TxDOT goes on "European Vacation"
TxDOT official toured major capitals for Trans-Texas Corridor.
January 29, 2004
W. Gardner Selby, Austin Bureau
SAN ANTONIO EXPRESS-NEWS
State plans to lay a vast network of roads, rails and pipelines across Texas could be flavored by help from Europe, where major contractors were wooed by a pivotal state official and his entourage in a trip last year that cost Texas taxpayers more than $63,000.
Phillip Russell, director of the Texas Turnpike Authority, went to London, Paris, Rome and the Spanish cities of Madrid and Barcelona over 17 days to tout the Trans -Texas Corridor , the ambitious vision unveiled by Gov. Rick Perry in 2002.
Russell's journey from Sept. 16 through Oct. 2 cost nearly $8,000, records show, and was likely the most expensive trip by a TxDOT employee in agency history.
An agency spokeswoman estimated the additional cost for an outside lawyer who accompanied Russell exceeded $55,000, counting pre-trip preparation time and billable hours during the trip.
An outside engineer on the trip has not billed the agency, but could do so. A third consultant traveled without any promise of state reimbursement.
Russell said Wednesday the payoff will come from international expertise added to projects, including proposals under review to build a new corridor of roads and infrastructure from North Texas to Mexico, financed by a mix of bonds, tolls and private financing.
"The bottom line is probably better competition" among contractors "and better prices for the taxpayer," Russell said, adding he has not had second thoughts about the trip. "Would we do it again? Absolutely yes."
Glenn Gadbois of Just Transportation Alliances, a consumer group founded by Texas Citizen Action, said he appreciates the benefits of competition.
"But why are we paying for someone to travel there instead of (contractors) paying for someone to travel here?" Gadbois said.
"This was a grand opportunity to bring this to their doorstep," Russell said. "It's helpful to sit across the table and take the measure of a man."
Rep. Mike Krusee, R-Round Rock, chairman of the House Transportation Committee, had no objections.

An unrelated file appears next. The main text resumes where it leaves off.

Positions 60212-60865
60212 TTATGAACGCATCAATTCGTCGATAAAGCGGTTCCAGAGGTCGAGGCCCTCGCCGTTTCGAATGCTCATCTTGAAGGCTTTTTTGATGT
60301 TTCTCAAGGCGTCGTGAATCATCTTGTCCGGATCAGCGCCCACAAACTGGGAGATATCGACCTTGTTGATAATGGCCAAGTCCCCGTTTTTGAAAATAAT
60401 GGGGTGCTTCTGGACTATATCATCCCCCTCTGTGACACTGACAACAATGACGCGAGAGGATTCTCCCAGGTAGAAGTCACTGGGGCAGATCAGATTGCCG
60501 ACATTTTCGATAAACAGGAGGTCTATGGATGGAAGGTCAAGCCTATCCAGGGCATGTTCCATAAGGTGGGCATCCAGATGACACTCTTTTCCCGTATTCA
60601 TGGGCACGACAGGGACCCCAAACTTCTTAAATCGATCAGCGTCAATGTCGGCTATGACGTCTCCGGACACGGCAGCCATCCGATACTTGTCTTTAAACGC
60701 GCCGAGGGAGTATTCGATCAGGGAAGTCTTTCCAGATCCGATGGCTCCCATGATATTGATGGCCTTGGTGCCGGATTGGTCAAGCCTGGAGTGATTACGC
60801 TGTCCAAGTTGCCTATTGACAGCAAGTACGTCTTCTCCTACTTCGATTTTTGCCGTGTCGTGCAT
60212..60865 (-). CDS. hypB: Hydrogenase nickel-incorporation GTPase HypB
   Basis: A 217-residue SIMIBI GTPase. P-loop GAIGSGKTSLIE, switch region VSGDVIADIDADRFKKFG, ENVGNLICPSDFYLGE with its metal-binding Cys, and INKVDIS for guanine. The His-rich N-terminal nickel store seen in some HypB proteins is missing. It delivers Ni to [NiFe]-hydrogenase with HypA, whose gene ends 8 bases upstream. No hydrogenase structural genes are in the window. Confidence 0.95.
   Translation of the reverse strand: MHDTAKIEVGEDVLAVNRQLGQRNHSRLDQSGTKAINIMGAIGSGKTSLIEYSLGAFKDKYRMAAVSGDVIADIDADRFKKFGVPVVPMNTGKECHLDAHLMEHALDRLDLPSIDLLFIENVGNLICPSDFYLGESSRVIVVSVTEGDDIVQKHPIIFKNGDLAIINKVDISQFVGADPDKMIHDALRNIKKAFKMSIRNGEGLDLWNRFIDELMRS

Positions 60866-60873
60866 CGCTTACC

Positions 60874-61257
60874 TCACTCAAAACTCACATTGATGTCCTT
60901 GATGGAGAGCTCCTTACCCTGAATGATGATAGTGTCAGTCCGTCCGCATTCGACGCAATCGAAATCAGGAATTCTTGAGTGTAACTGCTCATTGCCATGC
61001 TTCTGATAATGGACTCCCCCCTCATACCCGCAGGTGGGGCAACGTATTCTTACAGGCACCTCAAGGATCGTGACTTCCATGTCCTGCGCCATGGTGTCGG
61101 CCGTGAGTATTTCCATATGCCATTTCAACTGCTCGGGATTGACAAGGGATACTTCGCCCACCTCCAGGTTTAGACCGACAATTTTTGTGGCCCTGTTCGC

"Some of the biggest construction and engineering firms in the world with toll roads and private financing of roads are in Europe," Krusee said. "I can see it would be worthwhile to go over there."
The Associated General Contractors, with members including contractors responsible for building some 90 percent of existing Texas highways, declined to critique the transatlantic outreach.
Thomas Graham, spokesman for the California-based Fluor Corp., which has a pending proposal to design and build a corridor from Denison to the Rio Grande Valley, said: "We understand the value of reaching out to other markets to attempt to get the best expertise to be competitive. But as one of the largest engineering and construction employers in Texas , we believe strongly in the need to use local contractors and local suppliers to realize the greatest benefit to taxpayers."
Since Russell's trip, two delegations have visited TxDOT and a four-day visit by representatives from Spain is slated next month, including the U.S. ambassador to Spain.
Perry's plan envisions a 4,000-mile network of projects that include separate highway lanes for passenger vehicles and trucks, high-speed passenger rail, high-speed freight rail, commuter rail and a dedicated utility zone.
Four corridors have been identified as priority segments. The corridors parallel Interstate 35, I-37 and proposed I-69 legs from Denison to the Rio Grande Valley and from Texarkana to Houston to Laredo. Another corridor parallels I-45 from Dallas-Fort Worth to Houston and I-10 from El Paso to Orange.
TxDOT estimates a cost of $145 billion to $183 billion.
In his trip, Russell talked to more than 300 people in more than 20 meetings, including events at U.S. embassies in France, Spain and Italy.
According to a post-trip memo, Russell spoke personally with 12 contractors, three finance-related groups, a law firm and Standard & Poors.
Russell also visited French highway projects, studied tunneling in England and Spain, and attended the International Bridge, Tunnel and Turnpike Association conference.
"European contractors may be willing to take more construction risk than U.S. contractor counterparts, perhaps because of greater potential profit from private financing and long-term operation," Russell wrote after the trip.
The trip had won approval from Transportation Commission Chairman John Johnson of Houston. An agency spokeswoman said the decision satisfied a law that requires state commissions to approve travel abroad, except to Canada and Mexico.
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